O’Brien gets up and motions to guards who enter the room.  “Why hold a public hearing if you aren’t even considering what was said by the public?”  O’Brien then motions for a vote, awkward five second silence while he waits for a second to his proposal which finally comes, and then the unanimous voice vote – no roll-call, boom.  Then immediately “meeting adjourned” after which O’Brien and Committee members flee into an ante room leaving Rossi, Baker-Miller a stray member, three or four guards and angry community members.    
A bunch of us then stand across the table from Rossi and push him on why hold a public hearing if the comments are not discussed by the Committee or even given to them? “Not required” he tells us.   
“What?” we ask.   
Rossi continues: “The only comments we are required to consider are those submitted by the District, who in this case is represented by the Chancellor - and he didn’t submit any.”   
“So again, why hold a public hearing if you only are obligated to consider the Chancellor’s opinions?” we ask.  “The hearing was publicized – terribly – for the public, not for Walcott” we add. 
“If Walcott wants to consider what is said at the hearing and incorporate it he can, but he didn’t,” we are told.   
“So what happened to our comments?” we ask.   
“They were recorded and given to the Chancellor and to us” he says.   
“No they weren’t,” we say.  “They weren’t even written down by the DOE.”   
“Well, we get a summary of them,” he says.   
“Really?” we ask. “Have you received them?”    
“I will have to check…” says Rossi.  Conversation and meeting over.
Obviously Juan Gonzalez’s article embarrassed SUNY into tabling Eva’s management fee increase.  In short, they were “caught” and didn’t want to deal with the uproar today.  But am sure they will figure out a way to get Eva her extra millions, we just won’t hear about it.   
And Eva obviously needs the extra cash since she now has a more streamlined and efficient structure.  Although when I worked in the business world, increased efficiency led to lower costs not higher.  What am I missing?  Maybe the funds are going to increased services like self-contained classes?  But wasn’t she required to provide those previously?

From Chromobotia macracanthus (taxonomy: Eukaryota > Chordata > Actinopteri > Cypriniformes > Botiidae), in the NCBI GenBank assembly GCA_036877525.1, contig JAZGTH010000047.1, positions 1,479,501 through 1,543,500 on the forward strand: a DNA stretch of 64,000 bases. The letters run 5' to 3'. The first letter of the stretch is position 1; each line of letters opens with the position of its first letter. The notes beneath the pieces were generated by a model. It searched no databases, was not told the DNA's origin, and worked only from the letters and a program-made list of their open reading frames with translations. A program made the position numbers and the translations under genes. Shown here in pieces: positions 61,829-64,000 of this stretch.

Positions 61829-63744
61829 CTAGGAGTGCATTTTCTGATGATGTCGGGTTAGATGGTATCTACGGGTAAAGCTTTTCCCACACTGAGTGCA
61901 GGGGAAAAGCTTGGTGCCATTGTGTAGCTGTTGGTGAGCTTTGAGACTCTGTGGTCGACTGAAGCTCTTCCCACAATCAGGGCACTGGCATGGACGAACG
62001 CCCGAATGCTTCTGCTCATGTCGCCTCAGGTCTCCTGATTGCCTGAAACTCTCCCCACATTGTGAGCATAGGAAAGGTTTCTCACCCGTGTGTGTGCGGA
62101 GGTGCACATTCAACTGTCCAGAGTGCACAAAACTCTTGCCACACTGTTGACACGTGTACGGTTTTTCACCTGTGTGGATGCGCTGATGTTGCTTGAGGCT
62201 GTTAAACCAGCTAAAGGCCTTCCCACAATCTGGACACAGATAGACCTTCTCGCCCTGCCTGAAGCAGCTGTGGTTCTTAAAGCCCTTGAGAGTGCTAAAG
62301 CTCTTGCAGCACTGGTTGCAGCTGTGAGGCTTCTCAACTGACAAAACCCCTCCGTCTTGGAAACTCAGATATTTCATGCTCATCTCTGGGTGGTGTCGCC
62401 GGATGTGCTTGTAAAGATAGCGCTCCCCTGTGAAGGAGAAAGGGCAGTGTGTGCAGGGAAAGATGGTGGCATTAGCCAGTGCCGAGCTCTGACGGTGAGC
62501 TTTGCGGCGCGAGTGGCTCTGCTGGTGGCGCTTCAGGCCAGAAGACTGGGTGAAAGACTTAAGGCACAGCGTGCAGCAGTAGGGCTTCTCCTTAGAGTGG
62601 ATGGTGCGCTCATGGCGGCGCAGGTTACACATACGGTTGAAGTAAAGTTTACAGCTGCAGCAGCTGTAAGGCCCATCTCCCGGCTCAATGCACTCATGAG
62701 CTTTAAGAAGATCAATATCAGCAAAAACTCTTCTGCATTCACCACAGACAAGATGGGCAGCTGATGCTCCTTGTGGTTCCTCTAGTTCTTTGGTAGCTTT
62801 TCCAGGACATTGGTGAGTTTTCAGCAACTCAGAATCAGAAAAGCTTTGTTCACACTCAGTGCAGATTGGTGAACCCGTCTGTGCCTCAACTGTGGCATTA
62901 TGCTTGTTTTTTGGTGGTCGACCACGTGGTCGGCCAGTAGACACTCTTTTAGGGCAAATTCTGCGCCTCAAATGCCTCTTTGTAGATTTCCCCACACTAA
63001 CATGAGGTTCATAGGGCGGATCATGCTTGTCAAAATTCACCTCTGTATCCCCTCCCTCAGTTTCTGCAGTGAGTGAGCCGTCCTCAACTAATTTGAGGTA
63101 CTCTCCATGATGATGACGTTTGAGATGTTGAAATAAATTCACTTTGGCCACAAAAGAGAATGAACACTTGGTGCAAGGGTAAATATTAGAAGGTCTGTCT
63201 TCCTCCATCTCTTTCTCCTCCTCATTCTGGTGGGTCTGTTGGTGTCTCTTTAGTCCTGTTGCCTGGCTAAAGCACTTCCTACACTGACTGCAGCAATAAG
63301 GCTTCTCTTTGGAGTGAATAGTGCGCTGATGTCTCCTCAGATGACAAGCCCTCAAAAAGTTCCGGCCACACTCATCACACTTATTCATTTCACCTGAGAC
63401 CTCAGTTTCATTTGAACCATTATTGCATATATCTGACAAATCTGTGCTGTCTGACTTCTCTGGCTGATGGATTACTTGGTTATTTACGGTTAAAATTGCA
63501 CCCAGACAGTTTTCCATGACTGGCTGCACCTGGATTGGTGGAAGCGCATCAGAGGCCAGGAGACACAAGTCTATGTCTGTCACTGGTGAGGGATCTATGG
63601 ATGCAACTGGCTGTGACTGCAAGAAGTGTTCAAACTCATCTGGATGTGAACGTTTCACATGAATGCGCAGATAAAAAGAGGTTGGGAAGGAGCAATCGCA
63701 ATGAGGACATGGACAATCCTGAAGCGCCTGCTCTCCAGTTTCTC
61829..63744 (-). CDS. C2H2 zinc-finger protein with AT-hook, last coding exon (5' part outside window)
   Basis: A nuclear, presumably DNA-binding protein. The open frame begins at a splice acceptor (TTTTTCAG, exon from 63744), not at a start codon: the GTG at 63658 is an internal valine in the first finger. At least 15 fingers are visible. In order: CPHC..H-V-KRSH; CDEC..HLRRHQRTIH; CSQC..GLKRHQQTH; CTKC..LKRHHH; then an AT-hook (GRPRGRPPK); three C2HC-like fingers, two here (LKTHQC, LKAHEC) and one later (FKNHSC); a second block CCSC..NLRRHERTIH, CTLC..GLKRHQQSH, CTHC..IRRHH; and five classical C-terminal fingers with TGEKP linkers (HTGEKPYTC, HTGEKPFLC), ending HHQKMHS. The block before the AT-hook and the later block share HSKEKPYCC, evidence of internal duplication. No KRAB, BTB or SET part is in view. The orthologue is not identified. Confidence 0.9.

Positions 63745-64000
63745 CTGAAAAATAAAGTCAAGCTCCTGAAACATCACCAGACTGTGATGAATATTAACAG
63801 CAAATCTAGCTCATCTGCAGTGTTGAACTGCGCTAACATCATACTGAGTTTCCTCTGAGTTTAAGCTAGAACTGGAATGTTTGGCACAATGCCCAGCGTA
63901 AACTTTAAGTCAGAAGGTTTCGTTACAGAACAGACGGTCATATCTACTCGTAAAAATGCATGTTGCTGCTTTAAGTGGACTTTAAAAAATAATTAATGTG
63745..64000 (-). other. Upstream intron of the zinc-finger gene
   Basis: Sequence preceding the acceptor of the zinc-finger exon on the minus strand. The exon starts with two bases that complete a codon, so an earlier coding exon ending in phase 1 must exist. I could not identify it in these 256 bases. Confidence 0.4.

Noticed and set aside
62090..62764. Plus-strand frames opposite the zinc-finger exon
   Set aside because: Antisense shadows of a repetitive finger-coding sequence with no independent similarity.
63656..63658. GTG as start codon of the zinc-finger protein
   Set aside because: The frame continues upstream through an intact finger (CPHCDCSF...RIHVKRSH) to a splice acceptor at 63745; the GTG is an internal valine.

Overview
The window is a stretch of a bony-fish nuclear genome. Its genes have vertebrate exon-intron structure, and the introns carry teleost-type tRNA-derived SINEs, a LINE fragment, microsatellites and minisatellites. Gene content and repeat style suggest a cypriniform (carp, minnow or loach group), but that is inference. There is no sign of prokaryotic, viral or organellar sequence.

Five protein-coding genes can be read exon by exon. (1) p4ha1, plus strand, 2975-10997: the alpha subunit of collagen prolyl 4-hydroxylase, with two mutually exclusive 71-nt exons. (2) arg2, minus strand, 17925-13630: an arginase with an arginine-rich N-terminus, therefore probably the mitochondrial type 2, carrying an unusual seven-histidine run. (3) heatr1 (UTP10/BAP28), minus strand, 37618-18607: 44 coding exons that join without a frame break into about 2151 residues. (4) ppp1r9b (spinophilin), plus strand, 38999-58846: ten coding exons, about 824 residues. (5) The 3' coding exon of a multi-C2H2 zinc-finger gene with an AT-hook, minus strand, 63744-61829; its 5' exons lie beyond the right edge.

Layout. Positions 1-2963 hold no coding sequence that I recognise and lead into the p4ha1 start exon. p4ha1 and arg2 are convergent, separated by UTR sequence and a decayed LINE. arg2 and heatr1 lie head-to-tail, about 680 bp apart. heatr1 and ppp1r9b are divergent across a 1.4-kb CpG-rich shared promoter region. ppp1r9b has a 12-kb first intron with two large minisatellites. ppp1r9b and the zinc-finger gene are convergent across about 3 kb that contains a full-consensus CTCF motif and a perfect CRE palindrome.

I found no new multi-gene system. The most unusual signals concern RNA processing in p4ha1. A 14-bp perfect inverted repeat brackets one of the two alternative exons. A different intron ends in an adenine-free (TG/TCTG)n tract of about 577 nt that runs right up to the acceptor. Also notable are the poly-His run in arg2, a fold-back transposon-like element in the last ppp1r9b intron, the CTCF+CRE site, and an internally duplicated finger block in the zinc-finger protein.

Oh this is all so confusing.  Maybe that’s why the SUNY Trustees just leave all these difficult decisions up to their staff at the Charter Schools Institute.  They, like Eva, Bloomberg, Michelle Rhee and her hedge fun financiers at Students First, know far better than we parents do what’s best for our kids.  Thank goodness for them…

Letter to SUNY board about Success Academy's proposed increase in management fees

Eva Moskowitz credit: NY Post
UPDATE: Just heard that today, the SUNY committee tabled the proposed hike in fees.

April 24, 2012
Dear Chairman McCall, SUNY board of trustees and members of the SUNY charter committee:

I hope you have seen Juan Gonzalez’ article in today’s Daily News; “Public kept in dark about sweet deals for Success Charter Network schools.”

If not, it is reprinted in full below.  I urge you to disallow the proposed egregious hikes in the management fees of Success charters, and the abuse of public process involved in this rushed and secretive deal.

A 15% management fee is twice the average for a NYC CMO (7%) and close to the average of a for-profit Educational Management Organization (17%).  New charters run by EMOS are now banned, as I’m sure you are aware. Some CMOs, including the Harlem Children Zone, charge no management fees at all. The independent study that shows this is posted here:

Since Ms. Moskowitz receives free space and services from DOE, as well as raises millions from private sources, there is no reason for her to reap more fees from taxpayers in order to expand her already extensive bureaucracy, resources that should be spent instead on the schoolchildren of New York City.

As the Success chain of charters grows, despite intense community opposition, her management fees should be lowered rather than increased, due to efficiencies of scale.  If more revenue is needed, let Ms. Moskowitz cut her own exorbitant salary of more than $400,000 per year, eliminate her personal film crew, moderate her spending on political activities, or restrict the many millions of dollars she devotes to advertising and promotion. 

Whatever the possible justification for the hike in management fees, there is no excuse for approving it in such a rushed and secretive matter. If this proposal has been before the Charter Institute since February, as the document entitled “Success Academy Charter Schools 1-5 Merger Summary”, dated 4.17.12 attests, why hold the hearing on a Friday night in April, after parents had only been informed about it three days before?  Why deny parents the right to see the actual proposal?  And why vote on this proposal now?
The very manner in which the notification and scheduling of this hearing and vote are taking place appears to violate the public process required by law. 
As Juan Gonzalez writes, So you have this mockery of the democratic process where parents are asked to comment on a document they have never seen, and even before they’ve done so, the bureaucracy schedules a vote.”